Review: BATMAN: RETURN OF THE CAPED CRUSADERS Author: Bill "Jett" Ramey (Follow @BATMANONFILM)
Date: October 30, 2016
SYNOPSIS: Produced by Warner Bros. Animation and DC Entertainment, the film takes fans back to the 1960s as Batman and Robin spring into action when Gotham City is threatened by a quartet of Batman’s most fiendish foes – The Penguin, The Joker, The Riddler and Catwoman. The four Super-Villains have combined their wicked talents to hatch a plot so nefarious that the Dynamic Duo will need to go to outer space (and back) to foil their arch enemies and restore order in Gotham City. It’s a truly fantastic adventure that will pit good against evil, good against good, evil against evil … and feature two words that exponentially raise the stakes for both sides: Replicator Ray. Holy Multiplication Tables!
EDITOR’S NOTE: Warner Bros. Home Entertainment provided me with a free copy of the Blu-ray/DVD to review for BATMAN ON FILM. The opinions I share are my own. - “Jett”
As Batman and Robin are about to blast off into space (I’m not kidding), Robin tells Batman that he never thought they’d actually use the Bat-Rocket. “An intergalactic spaceship,” the Caped Cruder tells the Boy Wonder “is just another tool in a crime-fighters arsenal.”
This line tells you pretty much all you need to know about the latest animated Batman film, BATMAN: RETURN OF THE CAPED CRUSADERS.
Of course, BATMAN ‘66 has been riding a wave of nostalgia over the last few years ever since Warner Bros./DC Entertainment gained control over the TV series after making a deal with Fox (who originally owned the show). After the release of the TV series on Blu-ray and a plethora of BATMAN ‘66 merchandise, an animated film based on the series was a forgone conclusion.
Regarding ROTCC, I know I for one did a bit of the Batusi (metaphorically speaking, of course) when the film was announced. Though I missed the theatrical screening and didn’t have time to check it out when it was released digitally, I finally got to sit down and watch it via on Blu-ray via the screening copy I received from Warner Bros. Home Entertainment. So, since I was very excited to watch ROTCC, what did I think of it once I did?
Well, let me start by saying that I am a HUGE fan of – for lack of a better term – the “Adam West Batman.” Mr. West was my first Batman and the TV series is what introduced me to the character and made me a Batman fan. While there was a time I turned my back on it, I did eventually come to my senses and re-embrace BATMAN ‘66. Though it’s far from my preferred depiction of the character, it’s an important part of my personal Batman life and I’m happy got smart, if you will, several years ago and reconnected with the source of my Batman fandom. But again – I’m sure you’re asking – what did I think about this movie?
ROTCC is a faithful addition to the show’s mythos and history. Having Adam West, Burt Ward, and Julie Newmar return to voice Batman, Robin and Catwoman, respectively is certainly awesome and lends credibility to the project. Plus, it was awesome to see – or hear – them again, albeit in animated form.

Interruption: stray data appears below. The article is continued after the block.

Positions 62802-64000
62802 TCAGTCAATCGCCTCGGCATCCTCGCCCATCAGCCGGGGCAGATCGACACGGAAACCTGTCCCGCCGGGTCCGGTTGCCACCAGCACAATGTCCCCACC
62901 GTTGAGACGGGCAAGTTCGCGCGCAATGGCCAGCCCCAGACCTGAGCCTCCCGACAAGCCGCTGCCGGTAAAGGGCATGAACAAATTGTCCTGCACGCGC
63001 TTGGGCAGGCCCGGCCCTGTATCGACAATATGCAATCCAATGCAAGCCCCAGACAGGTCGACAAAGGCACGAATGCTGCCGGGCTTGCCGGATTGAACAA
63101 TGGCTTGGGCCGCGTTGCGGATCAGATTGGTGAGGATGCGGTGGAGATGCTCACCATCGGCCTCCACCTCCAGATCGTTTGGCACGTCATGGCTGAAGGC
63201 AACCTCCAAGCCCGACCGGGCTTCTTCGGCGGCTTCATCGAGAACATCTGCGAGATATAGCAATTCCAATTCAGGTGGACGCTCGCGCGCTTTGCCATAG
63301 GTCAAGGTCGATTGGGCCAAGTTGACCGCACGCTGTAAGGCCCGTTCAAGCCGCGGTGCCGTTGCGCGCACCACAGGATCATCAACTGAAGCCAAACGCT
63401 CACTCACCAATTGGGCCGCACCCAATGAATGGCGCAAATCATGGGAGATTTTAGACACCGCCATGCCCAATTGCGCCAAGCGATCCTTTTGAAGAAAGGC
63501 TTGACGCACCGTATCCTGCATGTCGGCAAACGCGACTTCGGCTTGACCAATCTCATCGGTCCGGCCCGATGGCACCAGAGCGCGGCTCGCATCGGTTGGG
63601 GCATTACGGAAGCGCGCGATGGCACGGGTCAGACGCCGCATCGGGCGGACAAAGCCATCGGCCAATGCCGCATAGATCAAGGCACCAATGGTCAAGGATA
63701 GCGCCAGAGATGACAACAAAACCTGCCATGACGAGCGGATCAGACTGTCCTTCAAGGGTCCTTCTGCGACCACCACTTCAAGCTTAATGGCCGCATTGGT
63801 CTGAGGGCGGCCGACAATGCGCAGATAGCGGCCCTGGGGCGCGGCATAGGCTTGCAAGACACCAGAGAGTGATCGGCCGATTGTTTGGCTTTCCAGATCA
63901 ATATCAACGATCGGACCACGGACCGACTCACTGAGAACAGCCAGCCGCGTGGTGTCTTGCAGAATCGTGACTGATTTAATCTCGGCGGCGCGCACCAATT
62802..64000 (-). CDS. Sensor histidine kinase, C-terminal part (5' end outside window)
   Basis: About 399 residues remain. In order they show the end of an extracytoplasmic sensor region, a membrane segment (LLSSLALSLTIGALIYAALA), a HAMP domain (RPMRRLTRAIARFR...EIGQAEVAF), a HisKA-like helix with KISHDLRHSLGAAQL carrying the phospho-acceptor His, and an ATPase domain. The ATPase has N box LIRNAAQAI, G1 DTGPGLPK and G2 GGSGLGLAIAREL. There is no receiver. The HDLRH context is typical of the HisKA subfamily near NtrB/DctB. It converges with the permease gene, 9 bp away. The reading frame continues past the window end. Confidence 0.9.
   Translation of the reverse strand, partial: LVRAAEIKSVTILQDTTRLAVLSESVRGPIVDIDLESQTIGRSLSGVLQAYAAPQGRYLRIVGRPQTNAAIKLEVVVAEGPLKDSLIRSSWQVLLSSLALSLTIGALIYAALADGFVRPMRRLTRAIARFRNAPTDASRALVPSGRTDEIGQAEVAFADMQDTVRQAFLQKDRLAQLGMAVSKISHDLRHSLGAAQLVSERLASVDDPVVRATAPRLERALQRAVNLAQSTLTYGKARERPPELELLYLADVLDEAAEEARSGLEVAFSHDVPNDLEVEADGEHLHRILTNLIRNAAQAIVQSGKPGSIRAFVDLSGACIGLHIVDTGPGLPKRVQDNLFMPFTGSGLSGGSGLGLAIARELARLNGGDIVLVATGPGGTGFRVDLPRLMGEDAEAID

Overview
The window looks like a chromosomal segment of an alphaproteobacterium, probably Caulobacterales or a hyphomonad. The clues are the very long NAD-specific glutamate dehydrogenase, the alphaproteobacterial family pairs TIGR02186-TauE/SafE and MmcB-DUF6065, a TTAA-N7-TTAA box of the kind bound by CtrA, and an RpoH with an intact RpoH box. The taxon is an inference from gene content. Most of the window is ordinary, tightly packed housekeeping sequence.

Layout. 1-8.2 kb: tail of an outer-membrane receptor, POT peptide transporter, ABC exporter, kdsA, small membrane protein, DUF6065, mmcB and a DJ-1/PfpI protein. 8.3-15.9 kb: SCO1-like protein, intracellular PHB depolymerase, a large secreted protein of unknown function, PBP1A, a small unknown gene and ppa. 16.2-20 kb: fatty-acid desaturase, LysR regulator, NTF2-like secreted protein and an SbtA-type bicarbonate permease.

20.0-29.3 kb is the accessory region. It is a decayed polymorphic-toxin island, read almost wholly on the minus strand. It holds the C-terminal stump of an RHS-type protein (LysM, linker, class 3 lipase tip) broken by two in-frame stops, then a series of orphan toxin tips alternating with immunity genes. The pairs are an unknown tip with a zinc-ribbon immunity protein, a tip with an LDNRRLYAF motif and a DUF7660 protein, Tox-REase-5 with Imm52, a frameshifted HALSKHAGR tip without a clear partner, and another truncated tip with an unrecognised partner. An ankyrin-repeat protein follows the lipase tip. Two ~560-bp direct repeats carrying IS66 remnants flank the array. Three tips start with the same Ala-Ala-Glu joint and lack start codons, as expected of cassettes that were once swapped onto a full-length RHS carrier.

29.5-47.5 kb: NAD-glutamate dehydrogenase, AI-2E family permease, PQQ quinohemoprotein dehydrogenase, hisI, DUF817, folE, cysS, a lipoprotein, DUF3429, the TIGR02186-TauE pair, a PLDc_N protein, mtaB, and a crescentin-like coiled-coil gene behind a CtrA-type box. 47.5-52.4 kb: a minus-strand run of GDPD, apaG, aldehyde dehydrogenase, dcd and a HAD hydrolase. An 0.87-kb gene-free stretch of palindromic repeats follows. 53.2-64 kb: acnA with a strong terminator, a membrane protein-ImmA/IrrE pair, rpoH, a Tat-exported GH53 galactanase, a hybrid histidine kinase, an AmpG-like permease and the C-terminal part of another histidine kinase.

The plot – though ridiculous (which it was meant to be) – is a lot of fun and tonally reeks of the TV series. In short, The Joker, The Penguin, The Riddler – and of course, Catwoman – form a supervillain super-team and plan to wreak havoc on Gotham City, and it’s up to the Dynamic Duo to take them down once again. To ensure that the villain’s nefarious plan isn’t thwarted by Batman, Catwoman slips him a mickey – or rather, scratches him a mickey – and turns our hero bad.
While it was fun to see West’s Batman being bad, this plot device was also used as a means to kinda-sorta criticize the “dark” incarnation of the character that Batman reverted back to after BATMAN was canceled in 1968. Make sure you watch for the nods to/jabs at BATMAN ’89, Frank Miller’s THE DARK KNIGHT RETURNS, and a not so subtle dis of THE DARK KNIGHT RISES. I guess one could its fair retribution in response to many people (including yours truly) who turned their back on the Adam West Batman and/or proclaimed it not to be a “real” or “legitimate” version of the character.
The only other quibbles I had with ROTCC is that it gets to be a bit much at times and slips into self-parody. There’s almost too many “Bat-this” and “Holy thats” that may induce an eye-roll or two while watching. Also, I found it a tad long – perhaps by 10 minutes or so. As a result, I got to a point in the third act where I was ready for it to end. Maybe a snip here and there would’ve prevented this.
But overall, ROTCC was a nostalgically awesome experience. Both the animation and voice-work was top-notch. I was worried that Adam West would sound too “old,” but it ended up being a non-issue. The dude sounds pretty good for being almost 90! In the case of Burt Ward, he sounds basically the same as he did on BATMAN 50 years ago! Julie Newmar sounded hot and did a wonderful job as Catwoman. As far as the rest of the cast, great job all-around. The folks who voiced The Joker, The Penguin and The Riddler (Jeff Bergman, William Salyers, and Wally Wingert, respectivey) did Cesar Romero, Burgess Meredith, and Frank Gorshin proud. And if I didn't know better, I would’ve thought a 108 year old William Dozier was behind the mic as the announcer (again, Jeff Bergman)!
Minor issues and nitpicks aside, I enjoyed BATMAN: RETURN OF THE CAPED CRUSADERS quite a bit and I’m looking forward to more of this Batman on animated film. LIKE...
William Shatner voicing Two-Face? Hell yes!
Oh yeah, make sure you watch the end credits! - Bill “Jett” Ramey
A life-long Batman fan, Bill "Jett" Ramey
is the founder of BATMAN-ON-FILM.COM.
He likes Elvis, Rock-N-Roll,
The University of Texas, cold beer,
Dallas Cowboys Football, and of course...
He resides in the GREAT state of TEXAS with his lovely wife, three kids, and two Boston Terriers.